By Sarah Maxwell, Army Research Laboratory Public Affairs OfficeJuly 20, 2009
ADELPHI, Md. (July 20, 2009) -- It can be a long road from the laboratory to the battlefield, but the Army is forging a more direct path.
Thanks to a U.S. Army Research Development and Engineering program, experienced combat Soldiers get direct access into Army labs to give scientists and engineers face-to-face feedback about the equipment they have and the capabilities they need.
About a dozen 82nd Airborne Division paratroopers are visiting RDECOM labs across the country on a two-week tour as part of a larger initiative to bring a Soldiers' battlefield perspective directly to researchers.
"It's important to bring their knowledge into the lab and get their concerns," said Sgt. Maj. Steve Hornbach, the Army Research Laboratory's senior enlisted Soldier. "It also gives them knowledge about ARL that they can take back to their units."
The Soldiers visited ARL's Adelphi and Aberdeen Proving Ground labs July 13 and 14. Researchers at ARL provide cutting-edge science, technology and analyses and are the leaders in providing innovative solutions for the current and future Soldier.
The scientists' work is mostly behind the scenes for Soldiers, said 1st Sgt. Kevin Spooner, 1/73 Cavalry Regiment, 82nd Airborne Division.
"Joe on the line doesn't realize there's a guy on a computer in an office trying to keep him alive and help kill the enemy," said the veteran of four Operation Iraqi Freedom deployments in the last six years.
"It's important what they're (ARL scientists) doing to help come up with ideas and funnel ideas out to the Army," said Spooner.
One idea ARL is working on to make information more manageable on the battlefield is flexible electronic displays that are bendable, durable and can be read in any light.
Staff Sgt. Terry Clements, Troop B, 1/73 Cav., an OIF veteran, said the displays along with the power supply research were the most impressive things he saw at ARL.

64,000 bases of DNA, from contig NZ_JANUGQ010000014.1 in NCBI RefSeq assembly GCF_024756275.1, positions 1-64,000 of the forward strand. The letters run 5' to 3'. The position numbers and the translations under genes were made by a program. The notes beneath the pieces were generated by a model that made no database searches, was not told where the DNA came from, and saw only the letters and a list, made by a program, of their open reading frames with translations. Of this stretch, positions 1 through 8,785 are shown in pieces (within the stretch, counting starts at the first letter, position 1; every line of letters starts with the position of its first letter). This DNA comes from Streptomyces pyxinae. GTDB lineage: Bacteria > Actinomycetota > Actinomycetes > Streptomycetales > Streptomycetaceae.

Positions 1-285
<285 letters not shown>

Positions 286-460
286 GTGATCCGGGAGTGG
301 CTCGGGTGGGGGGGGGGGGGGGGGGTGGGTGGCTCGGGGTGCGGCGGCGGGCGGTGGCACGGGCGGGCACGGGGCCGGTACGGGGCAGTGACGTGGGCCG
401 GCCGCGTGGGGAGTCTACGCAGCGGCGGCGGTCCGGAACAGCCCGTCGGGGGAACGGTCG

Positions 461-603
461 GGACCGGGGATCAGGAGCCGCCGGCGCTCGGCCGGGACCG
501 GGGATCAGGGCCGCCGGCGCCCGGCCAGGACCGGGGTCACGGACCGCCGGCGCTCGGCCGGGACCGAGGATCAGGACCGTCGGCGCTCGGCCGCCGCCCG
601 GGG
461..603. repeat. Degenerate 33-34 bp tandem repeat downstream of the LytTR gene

"Me being a (cavalry) scout, I'm hiding in a wood line using a (laptop computer), so anything that's smaller will help us out a lot," said Clements.
"The flexible displays blew me away," added Capt. Ryan Nugent, Headquarters Troop 1/73 Cav.
As the troops were shuttled to multiple briefings and shown about a dozen other technologies, ARL scientists and leadership made it clear that they were only here to support Warfighters.
"If we're not helping you-then why the hell do you need us'" asked John Eicke, an ARL signal and image processing research chief, after he welcomed the Soldiers.
Eicke and others from his division briefed the troops on sensor and surveillance equipment ARL developed for current combat operations as well as some advancements that will be fielded soon.
"We want to try to be relevant with what we do," Eicke told the Soldiers.
For many of the troops, some with multiple deployments under their belts, touring ARL was an eye-opening experience.
"It's amazing there's so many Ph.D.s working behind what a Solider does every day," said Capt. Michael Hamilton, 18th Fires Brigade.
More than a third of ARL's scientific staff has a doctorate degree, and about 65 percent of the 1,300 hold master's and doctorate degrees. Despite having highly educated and skilled scientists, they still must learn from the average troop in the field.
"We want Soldiers' feedback before production," said Jill Smith, director of the Weapons and Materials Research Directorate, which is responsible for leading the Army's research to enhance the lethality and survivability of the individual Soldier and advanced weapon systems.
After a short brief about the directorate, she led her research staff and the Soldiers in a two-hour-long conversation that allowed them to exchange ideas and experiences about armor, weapons systems and ammunition.
The Soldiers freely gave their opinions about their Army gear and also gave their unique perspectives as paratroopers, who have to enter a war zone with only the equipment they can carry on their backs.
"This give and take (of information) is a good thing," said Dave Kleponis, a mechanical engineer researcher, during the discussion.
"We have to figure out how we develop armor for a special mission but we have to also develop it for different threats," he explained to the Soldiers after multiple questions asked about body and vehicle armor.
"It's nice to see the civilians, doctors (Ph.D.s) and scientists working hand-in-hand with the Soldiers," said Sgt. 1st Class Michael Billman, Headquarters Troop, 1/73 Cavalry Regiment, 82nd Airborne Division.
Other paratroopers echoed Billman's sentiment and expressed appreciation for what ARL is doing for them.
"Once you're here you realize what a great opportunity this is to talk to these people," said Sgt. Steven Martin, Troop A, 1/73 Cav. "Sometimes we don't realize how much thought went on behind our (equipment)."